Never mind the feet – just look at the feathers and chiffon, darling: The ragtrade’s phoney world of ballet
Three days ago New York Magazine wrote a piece with a headline that‚Äôs hard to ignore: ‚ÄúBallerinas Are Pissed Kendall Jenner Pretended to Be a Ballerina in This Vogue Espa√Īa Video‚ÄĚ. The article included a few tweets from dancers upset with the video.
In the video Kendall, slips into black ballet shoes adorned with feathers, then ankle warmers and pink ballet flats that emphasise her floppy feet. She holds onto a barre and flutters around talking of how she likes to ‚Äėrun around like a child‚Äô and be ‚Äėfree‚Äô.
It‚Äôs clear that she has seldom if ever taken a ballet class in her life, except perhaps as a toddler.
Embarrassing, but forgettable, if it wasn‚Äôt for the constant way that the fashion industry uses ballet as an all-purpose hook for showing tulle, glitter, feathers, sheer skirts, leotards and pink wraparound tops then get it all wrong when the stylists add pointe shoes or wrap the models‚Äô ankles in satin crisscrossed ribbons, displaying the feet of women who know how to wear heels but that‚Äôs about it in the footwear department.
A couple of days after the NY Magazine piece, many more magazines and bloggers jumped on the bandwagon. Yesterday, Jenny Noyes, producer of Fairfax Digital‚Äôs Daily Life, posted her article headlined: ‚ÄúBallerinas complaining about Kendall Jenner have jumped the identity politics shark‚ÄĚ.
Noyes’ piece takes a more oblique direction, tidily linking two separate and different issues, the video itself and the ballet dancers‚Äô responses, and the recent conversations about identity politics in Australia. But as my editors used to say when I worked at Fairfax, ‚Äúthat‚Äôs drawing a long bow‚ÄĚ.
Noyce wrote that ‚Äúballet-inspired fashion is a staple trend, but for some reason ballerinas are suddenly getting upset about models playing dress-ups with their outfits. Could this be because they’ve heard about marginalised artists and cultures demanding that their style and traditions not be co-opted by the white, western fashion world for profit and cultural supremacy? Maybe‚ÄĚ.
The complaints are not about ‚Äėdress-ups‚Äô or style and traditions being co-opted, but about the frustration dancers have when they see fashion spreads and videos that show models pretending to be ballet dancers when they clearly have no knowledge of ballet except for the clothes and shoes female dancers often wear – tutus, tiaras, tights, ankle warmers and pink or black shoes with ribbons.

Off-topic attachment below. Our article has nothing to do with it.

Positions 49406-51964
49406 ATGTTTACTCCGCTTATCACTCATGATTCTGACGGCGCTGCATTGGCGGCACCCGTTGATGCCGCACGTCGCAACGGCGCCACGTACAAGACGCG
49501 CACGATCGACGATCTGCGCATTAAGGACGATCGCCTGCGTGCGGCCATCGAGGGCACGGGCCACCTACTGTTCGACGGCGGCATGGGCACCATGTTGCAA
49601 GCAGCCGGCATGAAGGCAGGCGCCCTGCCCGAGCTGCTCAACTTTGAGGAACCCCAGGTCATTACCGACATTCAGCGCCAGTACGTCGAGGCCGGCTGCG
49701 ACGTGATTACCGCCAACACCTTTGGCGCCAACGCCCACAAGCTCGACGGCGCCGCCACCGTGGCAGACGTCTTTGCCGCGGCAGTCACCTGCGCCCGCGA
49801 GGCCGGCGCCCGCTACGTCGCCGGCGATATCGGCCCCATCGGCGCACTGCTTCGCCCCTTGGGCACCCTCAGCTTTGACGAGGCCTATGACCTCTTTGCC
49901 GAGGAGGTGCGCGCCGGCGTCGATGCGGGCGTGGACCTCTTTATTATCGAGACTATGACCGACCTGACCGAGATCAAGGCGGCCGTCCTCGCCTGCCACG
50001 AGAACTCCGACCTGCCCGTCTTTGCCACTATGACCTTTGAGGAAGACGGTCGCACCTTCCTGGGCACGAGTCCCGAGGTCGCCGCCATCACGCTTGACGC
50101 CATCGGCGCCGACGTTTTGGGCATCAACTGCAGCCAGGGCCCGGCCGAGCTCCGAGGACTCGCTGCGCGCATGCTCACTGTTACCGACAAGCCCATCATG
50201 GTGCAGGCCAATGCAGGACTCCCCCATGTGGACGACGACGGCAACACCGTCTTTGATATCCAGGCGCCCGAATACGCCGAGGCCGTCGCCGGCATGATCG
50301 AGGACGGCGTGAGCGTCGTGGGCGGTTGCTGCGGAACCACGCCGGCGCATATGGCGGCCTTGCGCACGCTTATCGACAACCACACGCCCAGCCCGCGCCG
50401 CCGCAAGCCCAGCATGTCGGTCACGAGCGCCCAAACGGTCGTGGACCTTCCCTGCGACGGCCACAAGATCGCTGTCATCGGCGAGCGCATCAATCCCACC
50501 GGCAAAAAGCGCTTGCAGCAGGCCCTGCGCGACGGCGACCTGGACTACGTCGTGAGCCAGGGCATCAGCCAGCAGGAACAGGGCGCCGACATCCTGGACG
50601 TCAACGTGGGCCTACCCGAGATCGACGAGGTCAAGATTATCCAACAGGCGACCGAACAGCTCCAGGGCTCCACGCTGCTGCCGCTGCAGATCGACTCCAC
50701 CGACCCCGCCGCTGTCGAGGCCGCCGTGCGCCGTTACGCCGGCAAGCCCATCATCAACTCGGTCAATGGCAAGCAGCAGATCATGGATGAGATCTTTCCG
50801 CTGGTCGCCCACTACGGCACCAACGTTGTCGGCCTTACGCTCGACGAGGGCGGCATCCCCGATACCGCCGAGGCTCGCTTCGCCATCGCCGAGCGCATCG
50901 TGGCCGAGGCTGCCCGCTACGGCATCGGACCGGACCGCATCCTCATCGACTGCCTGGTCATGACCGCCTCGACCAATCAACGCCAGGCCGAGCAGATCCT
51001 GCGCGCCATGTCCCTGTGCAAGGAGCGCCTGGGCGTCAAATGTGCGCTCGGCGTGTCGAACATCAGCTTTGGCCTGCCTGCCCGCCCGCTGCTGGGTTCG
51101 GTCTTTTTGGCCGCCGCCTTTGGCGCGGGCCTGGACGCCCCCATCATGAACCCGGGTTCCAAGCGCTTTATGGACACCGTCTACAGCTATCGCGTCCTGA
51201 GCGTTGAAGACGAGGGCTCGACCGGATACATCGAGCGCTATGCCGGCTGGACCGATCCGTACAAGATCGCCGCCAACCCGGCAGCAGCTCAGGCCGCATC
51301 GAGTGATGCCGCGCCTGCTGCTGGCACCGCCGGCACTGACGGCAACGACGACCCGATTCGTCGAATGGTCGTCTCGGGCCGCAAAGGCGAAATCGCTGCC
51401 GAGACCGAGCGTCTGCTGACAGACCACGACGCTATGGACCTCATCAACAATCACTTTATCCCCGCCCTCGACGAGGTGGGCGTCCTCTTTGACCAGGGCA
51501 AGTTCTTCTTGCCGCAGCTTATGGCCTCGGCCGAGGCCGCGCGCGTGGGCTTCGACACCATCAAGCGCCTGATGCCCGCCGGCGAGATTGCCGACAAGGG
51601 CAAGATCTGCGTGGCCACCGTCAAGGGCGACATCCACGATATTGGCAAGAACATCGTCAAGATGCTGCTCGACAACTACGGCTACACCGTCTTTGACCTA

Noyce also refers to elitism and the ‚Äúprivileged world of ballet‚ÄĚ. (And by the way the word ‚Äėballerina‚Äô does not apply to every female ballet dancer, only those who are principal artists in professional companies who have performed leading roles in classical ballets.)
Ballet is not an art form practiced in a privileged world inhabited by an ultra sensitive elite. Ballet is a very difficult dance style that many begin to learn as children but few are able to take to a professional level and even if they do, they‚Äôre often unsuccessful in gaining a place in a company. Talent and the right body shape are not enough. To succeed, ballet dancers need toughness, persistence, artistry, musicality and the luck of being in the right place at the right time.
They aren‚Äôt precious elitists who are so fragile they cringe at anyone wearing ballet clothes or costumes.
That‚Äôs why it‚Äôs annoying to see so many abusive comments aimed at dancers when they respond to ads and videos that purport to show ballet dancing that has no resemblance to ballet except pretty clothes and a barre.
Think how different the reaction would be if a model wearing appropriate footwear appeared in a shoe ad and pretended to take part in a sprint or marathon but whose attempt to run was laughable. Or a model in one of those pro tech suits worn by an Olympic swimmer but who couldn‚Äôt swim to save herself.
Of course actors pretend to be surgeons, barristers, pilots, and detectives etc but they don‚Äôt do brain surgery, argue a case in court, fly a plane, and solve crimes.
Why then should models go through the motions of being in a ballet studio, putting on ballet shoes, fiddling around with a barre, attempting to jump and turn and for good measure, doing tiny chest lifts on the floor to strengthen their abs.
Have the stylists and directors been reading First Steps for Your Tiny Ballerina or The Magical World of Ballet for All Ages?
Much worse than the Vogue video was a 2014 video promotion for Free People‚Äôs active wear range. It was so bad it inspired a bunch of YouTube parodies.
As the former professional dancer Wendy Zamora wrote at the time, the worst thing about the Free People video was the model‚Äôs attempt to perform in pointe shoes. That, she wrote, was ‚Äúsomething reserved only for those who prove their foundational ballet technique is solid enough to proceed. Showcasing a poorly trained dancer as aspirational is embarrassing not only for Free People, but for us dancers who take our art form seriously‚ÄĚ.
There are more images in this post than words. I think the pictures say it all.